Victor S. Andrei <> has put together this tutorial to compile and install MPTCP on Amazon EC2

This tutorial includes retrieving and compiling your kernel yourself. If you get stuck somewhere, check this page

These instructions assume that you have an account with Amazon AWS. If you don't have one, you should go get one first.

  1. Start with one of the Ubuntu 11.10 EC2 AMIs. This release uses a kernel that is very close in version to what you can get from the MPTCP server. I like using EBS backed images because I can easily take snapshots of the EBS volumes and make custom AMIs from these snapshots.
  2. Launch a new instance based on your chosen AMI from step 1. I recommend a high CPU instance like c1.medium (for 32 bit Ubuntu AMIs) because you should take about two to three hours to compile. If you use a t1.micro instance or one of the m1.small instances, or their counterparts for 64-bit Ubuntu AMIs, compiling the kernel will take a whole lot longer - in some case, due to resource throttling on the t1.micro instances, you may leave your kernel compiling overnight and it may still not be done in the morning. Also, you will need to download a key pair to use to SSH into the instance. I use PuTTY, and there are many tutorials on how to convert the AWS key pair to one that PuTTY can use. (Hint: use puttygen.)
  3. Once you SSH into the instance, login as "ubuntu". At this point, you will need to install (apt-get install) a number of useful packages like bash-completion, kernel-package, libncurses5-dev, fakeroot, and git. (Hint: Don't forget git.)
  4. Create a directory somewhere on the instance - I prefer to use /mnt/data since it's really easy to fill up the / file system during the kernel compile process. Change to this directory, and follow the instructions on the MPTCP server (i.e., use git to download the MPTCP source).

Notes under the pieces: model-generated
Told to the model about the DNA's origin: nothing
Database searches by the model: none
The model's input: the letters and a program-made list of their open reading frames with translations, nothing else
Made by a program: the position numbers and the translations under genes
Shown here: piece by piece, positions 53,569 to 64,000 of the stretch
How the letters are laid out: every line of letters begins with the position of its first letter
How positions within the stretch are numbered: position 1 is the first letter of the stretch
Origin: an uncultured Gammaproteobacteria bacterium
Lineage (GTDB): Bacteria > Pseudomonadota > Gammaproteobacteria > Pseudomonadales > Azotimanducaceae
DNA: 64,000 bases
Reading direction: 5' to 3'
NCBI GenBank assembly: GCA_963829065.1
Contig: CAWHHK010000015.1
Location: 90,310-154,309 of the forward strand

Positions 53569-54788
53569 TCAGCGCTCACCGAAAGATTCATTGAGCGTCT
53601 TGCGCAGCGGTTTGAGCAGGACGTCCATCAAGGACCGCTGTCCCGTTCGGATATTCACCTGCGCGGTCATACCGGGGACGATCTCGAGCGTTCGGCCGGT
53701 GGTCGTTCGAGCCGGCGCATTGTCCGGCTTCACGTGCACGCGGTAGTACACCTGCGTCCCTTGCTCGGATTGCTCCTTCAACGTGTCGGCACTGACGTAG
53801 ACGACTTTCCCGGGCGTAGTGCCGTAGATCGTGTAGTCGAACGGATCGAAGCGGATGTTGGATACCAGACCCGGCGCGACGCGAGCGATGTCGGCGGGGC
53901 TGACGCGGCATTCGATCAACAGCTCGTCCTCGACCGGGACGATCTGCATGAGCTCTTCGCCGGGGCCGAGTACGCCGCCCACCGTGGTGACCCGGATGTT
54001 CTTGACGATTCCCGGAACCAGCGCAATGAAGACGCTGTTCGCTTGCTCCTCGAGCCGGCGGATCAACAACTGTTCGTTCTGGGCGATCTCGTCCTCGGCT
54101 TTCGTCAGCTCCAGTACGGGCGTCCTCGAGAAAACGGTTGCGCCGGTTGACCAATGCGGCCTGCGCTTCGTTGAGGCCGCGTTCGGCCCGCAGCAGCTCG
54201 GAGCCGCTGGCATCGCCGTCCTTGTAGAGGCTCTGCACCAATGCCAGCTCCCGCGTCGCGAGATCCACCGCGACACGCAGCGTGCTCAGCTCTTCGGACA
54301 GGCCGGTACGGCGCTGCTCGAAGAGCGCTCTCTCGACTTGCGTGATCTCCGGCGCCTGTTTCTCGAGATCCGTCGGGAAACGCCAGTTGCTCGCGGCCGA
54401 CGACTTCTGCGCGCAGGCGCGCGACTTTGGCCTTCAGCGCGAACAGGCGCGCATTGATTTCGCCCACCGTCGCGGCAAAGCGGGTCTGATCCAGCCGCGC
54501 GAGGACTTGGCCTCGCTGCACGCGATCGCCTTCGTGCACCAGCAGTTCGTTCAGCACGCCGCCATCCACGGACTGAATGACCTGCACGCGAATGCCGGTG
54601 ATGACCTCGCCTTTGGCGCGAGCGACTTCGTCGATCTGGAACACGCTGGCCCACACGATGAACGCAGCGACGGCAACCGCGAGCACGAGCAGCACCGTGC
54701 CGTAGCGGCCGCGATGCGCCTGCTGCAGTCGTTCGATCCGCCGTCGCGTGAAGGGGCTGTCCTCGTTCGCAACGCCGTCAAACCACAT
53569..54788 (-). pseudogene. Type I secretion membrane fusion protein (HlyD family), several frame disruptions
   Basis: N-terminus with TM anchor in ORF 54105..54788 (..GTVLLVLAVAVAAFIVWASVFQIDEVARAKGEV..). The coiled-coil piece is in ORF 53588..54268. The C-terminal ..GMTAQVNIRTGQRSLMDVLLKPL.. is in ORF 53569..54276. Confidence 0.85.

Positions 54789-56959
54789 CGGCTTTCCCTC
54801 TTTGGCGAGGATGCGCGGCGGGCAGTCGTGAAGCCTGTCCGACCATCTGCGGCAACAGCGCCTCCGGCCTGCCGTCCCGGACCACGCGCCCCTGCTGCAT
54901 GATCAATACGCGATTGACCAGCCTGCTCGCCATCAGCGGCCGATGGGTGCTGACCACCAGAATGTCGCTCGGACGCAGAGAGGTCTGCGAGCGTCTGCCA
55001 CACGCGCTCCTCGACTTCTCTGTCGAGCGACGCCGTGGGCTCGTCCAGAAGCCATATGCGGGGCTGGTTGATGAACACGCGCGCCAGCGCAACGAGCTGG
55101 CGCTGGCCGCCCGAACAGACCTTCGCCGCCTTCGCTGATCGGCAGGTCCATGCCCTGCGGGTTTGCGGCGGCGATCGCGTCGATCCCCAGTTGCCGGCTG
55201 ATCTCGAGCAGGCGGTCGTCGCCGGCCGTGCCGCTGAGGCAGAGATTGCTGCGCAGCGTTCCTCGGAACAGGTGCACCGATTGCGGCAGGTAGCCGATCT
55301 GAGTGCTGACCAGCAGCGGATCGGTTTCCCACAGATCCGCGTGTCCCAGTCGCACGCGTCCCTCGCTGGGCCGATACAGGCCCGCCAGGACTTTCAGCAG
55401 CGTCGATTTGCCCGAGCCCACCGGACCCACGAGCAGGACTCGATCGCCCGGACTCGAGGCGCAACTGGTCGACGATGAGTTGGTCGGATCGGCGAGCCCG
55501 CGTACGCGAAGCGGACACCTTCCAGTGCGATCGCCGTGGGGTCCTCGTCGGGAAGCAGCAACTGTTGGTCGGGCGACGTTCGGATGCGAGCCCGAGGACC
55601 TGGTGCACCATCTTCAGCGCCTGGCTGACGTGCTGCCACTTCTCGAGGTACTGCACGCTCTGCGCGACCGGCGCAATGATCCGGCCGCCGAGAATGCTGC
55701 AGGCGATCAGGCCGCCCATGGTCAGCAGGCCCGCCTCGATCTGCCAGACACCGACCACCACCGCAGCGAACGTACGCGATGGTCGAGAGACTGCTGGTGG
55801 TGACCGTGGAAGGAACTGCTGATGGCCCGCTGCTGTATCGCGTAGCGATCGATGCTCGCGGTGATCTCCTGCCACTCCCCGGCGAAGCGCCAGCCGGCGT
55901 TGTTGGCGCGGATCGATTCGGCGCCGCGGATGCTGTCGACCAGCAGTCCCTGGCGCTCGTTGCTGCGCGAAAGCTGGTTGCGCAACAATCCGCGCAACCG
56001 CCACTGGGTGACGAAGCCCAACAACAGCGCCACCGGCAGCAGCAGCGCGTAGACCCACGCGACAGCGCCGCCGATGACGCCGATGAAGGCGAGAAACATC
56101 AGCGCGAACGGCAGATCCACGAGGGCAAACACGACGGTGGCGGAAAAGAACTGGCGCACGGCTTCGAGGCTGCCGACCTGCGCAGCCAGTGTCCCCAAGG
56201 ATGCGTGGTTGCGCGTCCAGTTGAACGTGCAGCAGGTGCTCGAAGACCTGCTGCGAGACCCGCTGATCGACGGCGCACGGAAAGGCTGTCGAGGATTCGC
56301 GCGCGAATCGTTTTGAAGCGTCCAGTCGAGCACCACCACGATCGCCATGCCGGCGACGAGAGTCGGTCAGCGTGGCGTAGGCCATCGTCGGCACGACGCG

5. At this point, you may find this Xen wiki page handy. Skip down to the sections on building the kernel and updating the modules. In particular, you will need to grab the file /boot/config-3.0.0-13-virtual and copy this into /mnt/data/mptcp as .config. Then, run make oldconfig - you might have to say no to one thing that's very minor. Using the existing kernel config will guarantee that your instance will boot properly later. Afterwards, run make menuconfig and configure MPTCP support appropriately.
  6. Follow the rest of the instructions in the Xen wiki page from step 5. In other words, assuming you are root (just use sudo otherwise):
    cd /mnt/data/mptcp
    make -j3
    make-kpkg clean
    fakeroot make-kpkg --initrd --append-to-version=-mptcp kernel-image kernel-headers
    (Note that the value for concurrency level should be number of cores + 1. Same thing for the value of the -j argument on make.)
    Then install the linux kernel image .deb package in /mnt/data using dpkg -i.
  7. Lastly, you will need to modify two files: /boot/grub/menu.lst. I recommend adding a fallback kernel ("fallback 1" option after "default 0"). Then, add an entry for the new kernel right above the entry for the existing one (towards the bottom of this file). Make sure you use the same root=, ro, and console= arguments for the kernel.
  8. Modify the /etc/modules file as noted in the Xen wiki page from step 5.
  9. Do not touch anything in /etc/fstab.
  10. At this point you can take a snapshot of the EBS volume attached to your running instance using the AWS console. Then, register the snapshot to create a brand new AMI. You can boot this AMI using one of the AKIs on the Web page (Use this Web page rather than the Amazon PDF instructions floating around the Web - this Web page is much newer than the PDF.)
    Make sure that you select the correct data center where your running instance is located, whether your instance is i386 (32 bit) or x86_64 (64 bit). You want to select an hd0 image, version 1.02. For example, if I am compiling in the Northern Virginia data centers (just down the road from my house), I would select aki-805ea7e9 for a 32-bit Ubuntu AMI and aki-825ea7eb for a 64-bit Ubuntu AMI.
  11. Launch a new instance based on your custom AMI. Then, try to SSH in. To verify that MPTCP is installed, you can do "dmesg | grep coupled". You should see a message that says something like "TCP coupled registered".